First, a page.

And so, I had to press the pause button on my day and use my practice to move through it. And what I have learned through this practice is that grief makes space for courage. The root of courage is “cour,” which is Latin for “heart.” So, grief, in essence, helps us open our hearts and make space for courage to enter in. Warrior goddesses, you ready?! Here’s a simple practice to getcha goin’.

  •  Breathe (Respiratory blend) + Serenity (Calming blend).I have found these oils to be an incredible combination for healing any heart-related blockages. They are supporting me to keep my heart wide open in the face of rejection, grief, and fear.
  • Drop into awareness (but don’t drown in it).There is a difference between dropping into awareness and drowning in it. Here are some wise nuggets from Sewa Singh to elaborate on this:”Although loss and the associated pain are not avoidable, there are some wise approaches that support us in our ability to make the most of the most difficult challenges. Some great teachings suggest that human suffering originates from emotional attachment. This is congruent with the yogic wisdom that suggests that we experience our emotions fully, but appropriately.

    Popular culture, by contrast, encourages a great indulgence in, if not worship of, the emotions. The yogic model is to never constrict our emotions, but also to be wise and especially balanced in the process. Neutral mind is the ideal and this is achieved through the various practices that we do. If applied to the experience of grief, the idea is to deeply be aware of your grief and how it is being expressed in your experience, and return to a healthful neutrality of being as soon as is appropriate to the situation.”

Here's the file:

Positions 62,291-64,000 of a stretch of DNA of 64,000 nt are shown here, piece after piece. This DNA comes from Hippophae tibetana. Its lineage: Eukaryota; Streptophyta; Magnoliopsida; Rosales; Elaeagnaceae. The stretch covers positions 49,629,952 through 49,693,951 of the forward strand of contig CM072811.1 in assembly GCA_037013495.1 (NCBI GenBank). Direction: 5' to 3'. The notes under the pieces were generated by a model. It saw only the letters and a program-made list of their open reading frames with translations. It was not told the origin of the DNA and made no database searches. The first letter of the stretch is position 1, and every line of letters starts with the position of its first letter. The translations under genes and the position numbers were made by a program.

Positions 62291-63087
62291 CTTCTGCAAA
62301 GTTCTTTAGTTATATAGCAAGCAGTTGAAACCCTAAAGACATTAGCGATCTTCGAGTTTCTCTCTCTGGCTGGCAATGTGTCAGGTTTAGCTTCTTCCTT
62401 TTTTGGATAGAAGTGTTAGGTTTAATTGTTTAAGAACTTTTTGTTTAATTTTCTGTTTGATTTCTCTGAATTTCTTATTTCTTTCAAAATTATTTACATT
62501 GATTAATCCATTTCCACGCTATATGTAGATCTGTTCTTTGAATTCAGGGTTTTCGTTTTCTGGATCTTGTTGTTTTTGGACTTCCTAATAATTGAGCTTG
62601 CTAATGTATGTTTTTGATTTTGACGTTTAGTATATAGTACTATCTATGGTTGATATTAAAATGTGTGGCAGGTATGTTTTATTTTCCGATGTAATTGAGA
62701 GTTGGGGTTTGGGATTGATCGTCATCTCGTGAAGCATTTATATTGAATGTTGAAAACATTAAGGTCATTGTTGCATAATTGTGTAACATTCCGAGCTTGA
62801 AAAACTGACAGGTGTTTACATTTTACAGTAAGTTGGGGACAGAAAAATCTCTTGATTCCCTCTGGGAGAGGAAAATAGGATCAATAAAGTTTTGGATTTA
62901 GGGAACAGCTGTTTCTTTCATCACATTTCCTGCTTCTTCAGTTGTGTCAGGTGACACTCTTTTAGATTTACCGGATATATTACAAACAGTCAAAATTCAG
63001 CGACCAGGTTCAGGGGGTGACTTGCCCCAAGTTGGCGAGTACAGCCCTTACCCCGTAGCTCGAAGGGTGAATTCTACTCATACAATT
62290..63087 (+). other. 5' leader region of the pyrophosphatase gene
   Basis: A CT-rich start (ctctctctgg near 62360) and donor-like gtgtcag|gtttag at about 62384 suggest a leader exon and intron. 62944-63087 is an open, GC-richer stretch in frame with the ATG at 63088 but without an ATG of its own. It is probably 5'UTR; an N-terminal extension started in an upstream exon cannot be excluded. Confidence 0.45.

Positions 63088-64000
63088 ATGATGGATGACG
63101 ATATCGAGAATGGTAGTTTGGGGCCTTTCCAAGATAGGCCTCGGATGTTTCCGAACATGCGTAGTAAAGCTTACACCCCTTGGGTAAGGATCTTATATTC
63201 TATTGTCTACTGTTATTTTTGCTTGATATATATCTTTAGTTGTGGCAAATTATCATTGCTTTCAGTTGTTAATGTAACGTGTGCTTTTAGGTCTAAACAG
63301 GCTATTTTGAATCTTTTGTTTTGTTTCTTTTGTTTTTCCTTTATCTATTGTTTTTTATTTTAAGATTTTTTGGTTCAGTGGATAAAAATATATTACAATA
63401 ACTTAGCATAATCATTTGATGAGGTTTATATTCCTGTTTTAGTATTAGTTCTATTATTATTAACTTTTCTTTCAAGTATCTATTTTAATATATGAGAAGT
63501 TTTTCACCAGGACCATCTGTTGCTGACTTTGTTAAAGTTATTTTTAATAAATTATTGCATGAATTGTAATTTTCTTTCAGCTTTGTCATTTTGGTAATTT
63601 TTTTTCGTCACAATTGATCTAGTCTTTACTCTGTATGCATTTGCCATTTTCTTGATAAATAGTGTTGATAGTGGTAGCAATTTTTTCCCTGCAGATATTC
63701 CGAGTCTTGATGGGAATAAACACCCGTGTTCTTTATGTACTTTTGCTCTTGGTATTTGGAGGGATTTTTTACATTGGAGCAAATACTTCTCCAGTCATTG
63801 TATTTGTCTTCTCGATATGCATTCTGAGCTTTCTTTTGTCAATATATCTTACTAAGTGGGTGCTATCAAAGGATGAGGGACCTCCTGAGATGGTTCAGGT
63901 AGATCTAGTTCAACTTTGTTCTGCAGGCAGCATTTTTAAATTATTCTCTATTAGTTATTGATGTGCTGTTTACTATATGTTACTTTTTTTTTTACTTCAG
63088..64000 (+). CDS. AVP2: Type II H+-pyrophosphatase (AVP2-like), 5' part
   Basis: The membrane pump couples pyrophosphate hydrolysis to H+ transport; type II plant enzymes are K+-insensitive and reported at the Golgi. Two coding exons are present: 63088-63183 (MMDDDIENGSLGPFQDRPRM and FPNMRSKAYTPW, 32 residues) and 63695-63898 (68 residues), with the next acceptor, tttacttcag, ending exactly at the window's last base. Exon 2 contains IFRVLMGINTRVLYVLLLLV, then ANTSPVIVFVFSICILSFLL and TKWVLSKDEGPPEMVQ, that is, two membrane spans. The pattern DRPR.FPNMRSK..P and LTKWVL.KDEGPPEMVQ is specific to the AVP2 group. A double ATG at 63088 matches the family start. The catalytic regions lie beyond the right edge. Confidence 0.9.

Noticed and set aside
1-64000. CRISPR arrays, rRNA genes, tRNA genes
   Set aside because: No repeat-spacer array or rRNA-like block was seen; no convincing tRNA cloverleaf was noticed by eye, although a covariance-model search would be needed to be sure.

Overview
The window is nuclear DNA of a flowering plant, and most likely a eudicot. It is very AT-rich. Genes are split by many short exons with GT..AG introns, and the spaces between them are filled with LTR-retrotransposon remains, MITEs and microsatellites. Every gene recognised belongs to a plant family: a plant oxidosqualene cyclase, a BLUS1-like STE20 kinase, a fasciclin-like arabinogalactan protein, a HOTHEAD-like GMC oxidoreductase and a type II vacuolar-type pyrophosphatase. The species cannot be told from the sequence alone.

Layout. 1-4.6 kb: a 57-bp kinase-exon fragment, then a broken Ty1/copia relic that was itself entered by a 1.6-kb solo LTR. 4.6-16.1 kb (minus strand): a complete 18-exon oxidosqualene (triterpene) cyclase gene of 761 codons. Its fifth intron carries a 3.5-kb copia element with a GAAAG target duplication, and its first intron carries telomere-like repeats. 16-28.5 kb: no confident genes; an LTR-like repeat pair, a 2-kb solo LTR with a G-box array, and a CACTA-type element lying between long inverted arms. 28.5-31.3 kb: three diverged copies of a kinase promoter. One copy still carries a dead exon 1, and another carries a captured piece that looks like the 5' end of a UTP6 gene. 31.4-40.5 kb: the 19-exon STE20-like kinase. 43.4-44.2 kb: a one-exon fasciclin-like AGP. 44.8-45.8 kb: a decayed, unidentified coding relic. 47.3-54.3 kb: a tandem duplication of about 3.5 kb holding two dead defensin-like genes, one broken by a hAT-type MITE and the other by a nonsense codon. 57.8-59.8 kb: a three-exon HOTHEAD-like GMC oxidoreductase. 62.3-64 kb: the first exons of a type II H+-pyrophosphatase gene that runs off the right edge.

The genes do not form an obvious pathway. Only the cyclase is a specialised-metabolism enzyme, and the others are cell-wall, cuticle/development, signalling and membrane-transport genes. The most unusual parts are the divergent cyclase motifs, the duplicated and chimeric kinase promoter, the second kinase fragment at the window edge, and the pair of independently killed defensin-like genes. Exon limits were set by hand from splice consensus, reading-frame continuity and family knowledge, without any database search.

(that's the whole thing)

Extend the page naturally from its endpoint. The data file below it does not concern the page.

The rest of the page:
• Balance Your Navel Point (Solar Plexus Chakra)This Kundalini kriya is incredible to do first thing in the morning. It strengthens your navel point (solar plexus chakra). When this is balanced, your emotions are balanced. As a sensitive person, this is so helpful because it helps you stop feeling so much emotional commotion and start feeling balanced and centered in yourself.

    This is originally from my online course Dig Deeper, Fly Higher. Now that I have been guided to retire that course, I wanted to openly share this powerful practice with you.

Practice this for 40 days and watch yourself becoming, day by day, a true master of your emotions. I’ve done it, and it truly has done
this for me.

  • Anchor Yourself with a Mantra

“I am courage.” … what if you lived by this mantra? Join me in this. Sri Chinmoy says,” The very acceptance of the spiritual life
demands courage.” And it does. And so you are.

All love,

P.S. – If you’re interested in incorporating the above oils into your life to help you more seamlessly process your own grief or you’re just curious and excited about the opportunity to create sisterhood and residual income (or all three!), reach out to me at contact[at]heatherwaxman[dot]com. I’m here to support you.